Atlanta professor allegedly fired for refusing to inflate grades at an HBCU

A former economics professor at Atlanta’s Spelman College alleges he was fired after he refused to inflate grades in an econometrics class.

Spelman, a Historically Black College and University…

A former economics professor at Atlanta’s Spelman College alleges he was fired after he refused to inflate grades in an econometrics class.

Spelman, a Historically Black College and University (HBCU) acclaimed for its rigorous academic standards, asked professor Kendrick Morales to artificially inflate grades after a number of students complained about the difficulty of the course, said Morales in an op-ed he wrote for The Free Press.

The college then violated its policy of leaving the grading to professors when it changed grades after he refused the grade inflation scheme, he said.

Notably, Morales had already “scaled up” the grades, because the class did poorly in a midterm.

Students complained vocally in class, stopped coming to class and instead attended the course “virtually.” 

He described the students’ response to him as “chilly,” after he refused to make the grades even higher.   

So, eventually the students went over his head and complained to the administration.  

The college’s dean of undergraduate studies then responded by simply inflating the grades, without informing Morales, he said.  

Ten months later, Morales found out about the grade inflation and lodged a protest with Spelman’s Faculty Council, which agreed “that grades are at the discretion of the instructor only,” according to Morales, but otherwise took no action. 

A spokesman for the Academic Freedom Alliance (AFA), a group which supports faculty autonomy in the classroom, sided with Morales.  

“Spelman College’s actions in this matter involve important issues at the heart of the academic and scholarly enterprise,” ADA Chair Keith Whittington told the college, according to the College Fix. “Members of the faculty must have the freedom to honestly assess the quality of the academic work of students and their mastery of course materials and concepts.” 

Eight months after Morales discovered the grade inflation, the administration finally agreed to meet with him to address his concerns.  

Morales said that he assumed the meeting would be cordial.  

“And it was cordial,” he wrote, not without irony. 

At that meeting they fired him.  

“Spelman has decided not to renew your contract for the upcoming school year,” Spelman’s interim provost told him, according to Morales. “It would not be in the interest of you or the college to continue our professional relationship.”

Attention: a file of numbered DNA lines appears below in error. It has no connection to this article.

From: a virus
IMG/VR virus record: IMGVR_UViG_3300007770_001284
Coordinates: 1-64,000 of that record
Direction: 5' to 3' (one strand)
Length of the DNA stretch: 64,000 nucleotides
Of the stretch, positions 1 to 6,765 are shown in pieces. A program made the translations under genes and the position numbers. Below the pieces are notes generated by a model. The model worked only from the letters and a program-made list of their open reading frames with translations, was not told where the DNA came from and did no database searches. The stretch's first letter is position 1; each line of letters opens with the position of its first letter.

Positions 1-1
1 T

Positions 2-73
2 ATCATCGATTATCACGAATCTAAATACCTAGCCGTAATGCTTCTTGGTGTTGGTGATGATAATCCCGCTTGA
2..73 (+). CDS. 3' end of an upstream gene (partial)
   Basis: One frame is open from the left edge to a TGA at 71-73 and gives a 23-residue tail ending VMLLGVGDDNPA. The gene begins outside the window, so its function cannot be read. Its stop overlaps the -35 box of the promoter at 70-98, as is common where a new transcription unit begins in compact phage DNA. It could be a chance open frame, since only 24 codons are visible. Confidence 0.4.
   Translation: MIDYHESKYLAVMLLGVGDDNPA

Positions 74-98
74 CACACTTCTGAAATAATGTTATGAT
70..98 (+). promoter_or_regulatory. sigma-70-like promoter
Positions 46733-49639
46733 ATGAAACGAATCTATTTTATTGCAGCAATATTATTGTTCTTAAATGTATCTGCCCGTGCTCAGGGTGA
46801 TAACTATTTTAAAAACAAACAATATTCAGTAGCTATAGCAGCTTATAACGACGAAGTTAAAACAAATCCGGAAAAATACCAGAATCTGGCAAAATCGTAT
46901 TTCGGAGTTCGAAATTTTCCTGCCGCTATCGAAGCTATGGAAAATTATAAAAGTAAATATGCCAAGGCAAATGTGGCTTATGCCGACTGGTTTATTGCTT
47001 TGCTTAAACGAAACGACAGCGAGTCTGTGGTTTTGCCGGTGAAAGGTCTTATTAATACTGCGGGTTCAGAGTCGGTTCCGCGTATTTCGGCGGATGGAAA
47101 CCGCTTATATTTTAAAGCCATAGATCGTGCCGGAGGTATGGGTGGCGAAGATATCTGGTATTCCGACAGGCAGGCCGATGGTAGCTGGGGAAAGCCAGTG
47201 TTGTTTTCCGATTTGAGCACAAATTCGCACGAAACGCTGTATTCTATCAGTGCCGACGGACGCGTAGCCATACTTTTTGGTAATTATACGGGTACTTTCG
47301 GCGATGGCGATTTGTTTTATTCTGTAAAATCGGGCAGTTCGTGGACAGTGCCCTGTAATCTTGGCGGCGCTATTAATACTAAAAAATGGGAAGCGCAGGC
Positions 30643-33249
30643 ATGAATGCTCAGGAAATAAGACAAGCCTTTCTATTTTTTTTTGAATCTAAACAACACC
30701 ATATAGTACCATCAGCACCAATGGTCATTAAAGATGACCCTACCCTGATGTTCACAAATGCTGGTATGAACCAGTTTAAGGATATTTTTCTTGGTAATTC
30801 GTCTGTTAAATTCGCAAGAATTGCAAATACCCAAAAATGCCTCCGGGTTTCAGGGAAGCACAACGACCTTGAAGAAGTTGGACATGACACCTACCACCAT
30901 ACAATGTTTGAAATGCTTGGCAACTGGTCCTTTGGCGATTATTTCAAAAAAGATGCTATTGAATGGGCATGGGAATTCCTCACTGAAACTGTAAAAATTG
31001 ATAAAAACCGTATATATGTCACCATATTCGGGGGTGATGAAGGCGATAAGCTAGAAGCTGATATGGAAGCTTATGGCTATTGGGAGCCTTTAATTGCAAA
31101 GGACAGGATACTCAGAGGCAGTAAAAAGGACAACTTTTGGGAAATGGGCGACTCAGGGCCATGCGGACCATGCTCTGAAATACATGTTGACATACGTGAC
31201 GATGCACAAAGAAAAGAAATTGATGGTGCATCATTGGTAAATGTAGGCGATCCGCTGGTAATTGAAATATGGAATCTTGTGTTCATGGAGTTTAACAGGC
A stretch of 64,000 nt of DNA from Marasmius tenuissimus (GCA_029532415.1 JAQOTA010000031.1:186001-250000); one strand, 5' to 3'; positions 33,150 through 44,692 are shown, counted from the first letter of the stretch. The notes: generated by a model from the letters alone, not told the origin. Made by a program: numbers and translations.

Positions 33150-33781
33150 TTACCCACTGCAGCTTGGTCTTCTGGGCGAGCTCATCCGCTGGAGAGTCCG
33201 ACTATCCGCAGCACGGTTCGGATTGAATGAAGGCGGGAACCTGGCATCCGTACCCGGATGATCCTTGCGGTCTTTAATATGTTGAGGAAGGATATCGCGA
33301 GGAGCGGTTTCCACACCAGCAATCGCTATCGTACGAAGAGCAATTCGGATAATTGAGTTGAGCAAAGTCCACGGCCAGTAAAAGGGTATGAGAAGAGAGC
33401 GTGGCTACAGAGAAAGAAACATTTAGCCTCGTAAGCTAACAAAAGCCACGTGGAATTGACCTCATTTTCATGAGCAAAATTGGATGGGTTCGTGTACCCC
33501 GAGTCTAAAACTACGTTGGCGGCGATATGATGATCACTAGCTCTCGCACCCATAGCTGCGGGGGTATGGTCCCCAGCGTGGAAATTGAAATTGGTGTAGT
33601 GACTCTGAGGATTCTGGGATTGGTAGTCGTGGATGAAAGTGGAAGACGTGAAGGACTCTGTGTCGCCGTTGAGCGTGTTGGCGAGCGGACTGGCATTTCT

Several hours later, the professor’s work email and other accounts were disabled, he said.  

AFA called the grade inflation scheme a type of “intellectual fraud,” according to Inside Higher Ed. 

“If the grading is done pursuant to an honest evaluation, sanctioning a professor for grading students too rigorously amounts to punishing him or her for being truthful about the quality of the students’ work—that is, punishing the instructor for fulfilling the institutional and fiduciary duty to honestly pursue truth,” AFA told Spelman.  

Morales told Fox News that he’s considering a lawsuit against Spelman, but he’s also considering dropping out of academia completely, because grade inflation and academic dishonesty “corrupt” prestigious universities, including HBCUs.   

He said that colleges and universities today are hostages to the demands of students, who want to get honors that they have not earned.  

The result is “a degraded educational experience.”    

“If college grades are fraudulent, doesn’t that mean a college degree is fraudulent too?” he asked.  

“You bet it does,” he answered. 

But, the dishonesty extends beyond Spelman and HCBUs.   

In October, reports from the economics department of James Madison University indicated that at least one professor quit, another retired early and others were searching for new opportunities because of pressure to inflate grades.  

Reports of grade inflation from UCLA, Yale, Harvard and other respected universities show that the inmates are now in charge of grading at the asylum.